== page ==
Considering that Von Stephanitz registered his dog, the German Wolf Sheep Dog, in April 1899, it is interesting that within four years this remarkable sheep dog was being exported around Europe and to a distant outpost of the British Empire, such was its reputation as an outstanding sheep dog and as a dog which was proving to be extensively useful to its owner. The German Shepherd Dog has undergone several name changes in the English-speaking world, the most notable being from German Wolf Sheep Dog to Alsatian Wolf Dog in 1917.
The name change was due to the rise of anti-German sentiment as a result of World War 1 and in particular the German bombing of Upper North Street School in Poplar, London’s East End on June 13 1917 which killed 18 children, accelerated the change.. This was the deadliest air raid of the war and no German planes were lost. The outrage at the death of these Primary School children was so intense that German names were being anglicised at a great rate including that of the British Royal Family which changed from the House of Gothe Saxe Coburg to the Royal House of Windsor and the Family Name of the First Lord of the Admiralty, Lord Louis Battenberg changed to Lord Louis Mountbatten. There was a similar reaction in Australia as German sounding place names were seen as an affront to those who were involved in the battles of the Western Front, Ypres, Passachendaele and Pozieres: Forty two German settlements were renamed: Marburg in Queensland was renamed immediately after the bombing of Poplar to Townshend, Bethanien in the Barossa Valley was changed to Bethany, Gnadenfrei where my maternal German Great Grandfather had planted his first vineyards, was changed to Marananga, Hahndorf became Ambleside, Blumberg became Birdwood. This intense hostility against anything German resulted in German schools and churches closed, the playing of German (folk) music banned, German food renamed and the German Wolf Sheep Dog found itself being called the Alsatian Wolf Dog.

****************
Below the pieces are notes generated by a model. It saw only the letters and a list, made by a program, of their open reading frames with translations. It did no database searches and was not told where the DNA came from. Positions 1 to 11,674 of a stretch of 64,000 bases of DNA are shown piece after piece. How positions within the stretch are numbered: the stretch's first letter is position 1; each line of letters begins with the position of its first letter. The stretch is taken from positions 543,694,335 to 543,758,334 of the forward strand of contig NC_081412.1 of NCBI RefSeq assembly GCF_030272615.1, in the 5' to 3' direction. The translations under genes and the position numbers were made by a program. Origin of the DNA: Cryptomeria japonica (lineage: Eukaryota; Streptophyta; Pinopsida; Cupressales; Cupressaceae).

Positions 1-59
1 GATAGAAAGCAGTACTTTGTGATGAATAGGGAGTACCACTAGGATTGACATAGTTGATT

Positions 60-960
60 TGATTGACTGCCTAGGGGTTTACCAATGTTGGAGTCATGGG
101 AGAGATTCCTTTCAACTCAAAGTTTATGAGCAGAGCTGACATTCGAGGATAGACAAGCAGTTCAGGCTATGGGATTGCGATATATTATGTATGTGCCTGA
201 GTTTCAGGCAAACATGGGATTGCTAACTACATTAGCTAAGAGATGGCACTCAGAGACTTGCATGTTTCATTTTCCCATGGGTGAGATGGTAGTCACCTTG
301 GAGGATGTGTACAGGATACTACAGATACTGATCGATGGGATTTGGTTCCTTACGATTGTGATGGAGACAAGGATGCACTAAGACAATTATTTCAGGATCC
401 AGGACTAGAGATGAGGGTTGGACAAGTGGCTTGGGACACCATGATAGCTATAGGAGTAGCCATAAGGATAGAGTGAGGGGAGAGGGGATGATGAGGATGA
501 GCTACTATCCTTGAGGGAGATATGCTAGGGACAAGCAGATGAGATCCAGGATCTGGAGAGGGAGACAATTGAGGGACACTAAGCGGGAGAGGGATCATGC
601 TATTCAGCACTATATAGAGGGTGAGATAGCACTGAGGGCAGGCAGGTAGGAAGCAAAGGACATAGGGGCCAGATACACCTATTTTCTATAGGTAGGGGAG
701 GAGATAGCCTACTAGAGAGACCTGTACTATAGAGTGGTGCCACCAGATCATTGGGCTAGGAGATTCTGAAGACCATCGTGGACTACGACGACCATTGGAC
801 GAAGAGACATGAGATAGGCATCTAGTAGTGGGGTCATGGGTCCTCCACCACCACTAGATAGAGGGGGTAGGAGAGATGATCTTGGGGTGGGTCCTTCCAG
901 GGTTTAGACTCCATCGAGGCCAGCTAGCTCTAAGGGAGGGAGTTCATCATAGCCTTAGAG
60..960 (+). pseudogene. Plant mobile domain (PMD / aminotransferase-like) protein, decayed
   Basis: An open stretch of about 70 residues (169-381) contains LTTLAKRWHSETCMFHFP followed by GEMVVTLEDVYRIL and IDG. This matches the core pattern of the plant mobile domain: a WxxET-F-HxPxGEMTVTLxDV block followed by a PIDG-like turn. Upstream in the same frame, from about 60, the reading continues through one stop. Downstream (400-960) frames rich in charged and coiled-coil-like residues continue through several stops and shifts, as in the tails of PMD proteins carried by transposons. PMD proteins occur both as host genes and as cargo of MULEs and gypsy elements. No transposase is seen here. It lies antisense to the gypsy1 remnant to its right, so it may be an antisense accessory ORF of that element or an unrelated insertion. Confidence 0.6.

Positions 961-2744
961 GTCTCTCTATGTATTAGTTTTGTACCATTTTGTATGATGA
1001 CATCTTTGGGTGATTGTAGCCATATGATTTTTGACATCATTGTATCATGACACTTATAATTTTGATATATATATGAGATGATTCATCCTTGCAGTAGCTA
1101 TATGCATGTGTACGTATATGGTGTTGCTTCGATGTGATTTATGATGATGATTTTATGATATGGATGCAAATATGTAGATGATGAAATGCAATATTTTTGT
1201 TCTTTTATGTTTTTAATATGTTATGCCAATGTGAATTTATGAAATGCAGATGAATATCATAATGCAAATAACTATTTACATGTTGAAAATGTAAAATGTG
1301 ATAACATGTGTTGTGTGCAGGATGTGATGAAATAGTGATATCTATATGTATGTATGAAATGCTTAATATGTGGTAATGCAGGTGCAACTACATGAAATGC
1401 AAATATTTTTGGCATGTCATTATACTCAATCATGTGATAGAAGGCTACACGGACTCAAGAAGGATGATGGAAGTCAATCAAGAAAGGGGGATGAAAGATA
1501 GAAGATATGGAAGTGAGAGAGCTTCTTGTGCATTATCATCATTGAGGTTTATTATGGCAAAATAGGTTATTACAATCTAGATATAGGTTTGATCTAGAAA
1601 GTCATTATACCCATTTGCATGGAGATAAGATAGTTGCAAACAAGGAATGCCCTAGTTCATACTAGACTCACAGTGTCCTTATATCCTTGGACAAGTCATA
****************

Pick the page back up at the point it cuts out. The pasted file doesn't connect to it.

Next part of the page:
For the first 25 years of its arrival in Australia, the German Wolf Sheep Dog did what it was bred to do, it worked sheep in Western Australia and was considered a legitimate rival of the recently officially registered Australian- bred Sheep Dog, the Kelpie which is listed as being registered as a recognised breed in 1902. One wonders what would have developed if that Swaggie in 1924 had not made his way across the Nullabor accompanied by a sheep dog he had purchased possibly from one of the German graziers in Western Australia.
In the latter half of 1926 rumours and adverse publicity began to circulate both in England and Australia that the Alsatian Wolf Sheep Dog due to its supposed origin from wolf-crosses was unreliable as a breed and if crossed with the dingo would become a super sheep killer. Thus began the most concerted campaign undertaken in Australia against a specified breed.
T O B E C O N T I N U E D.........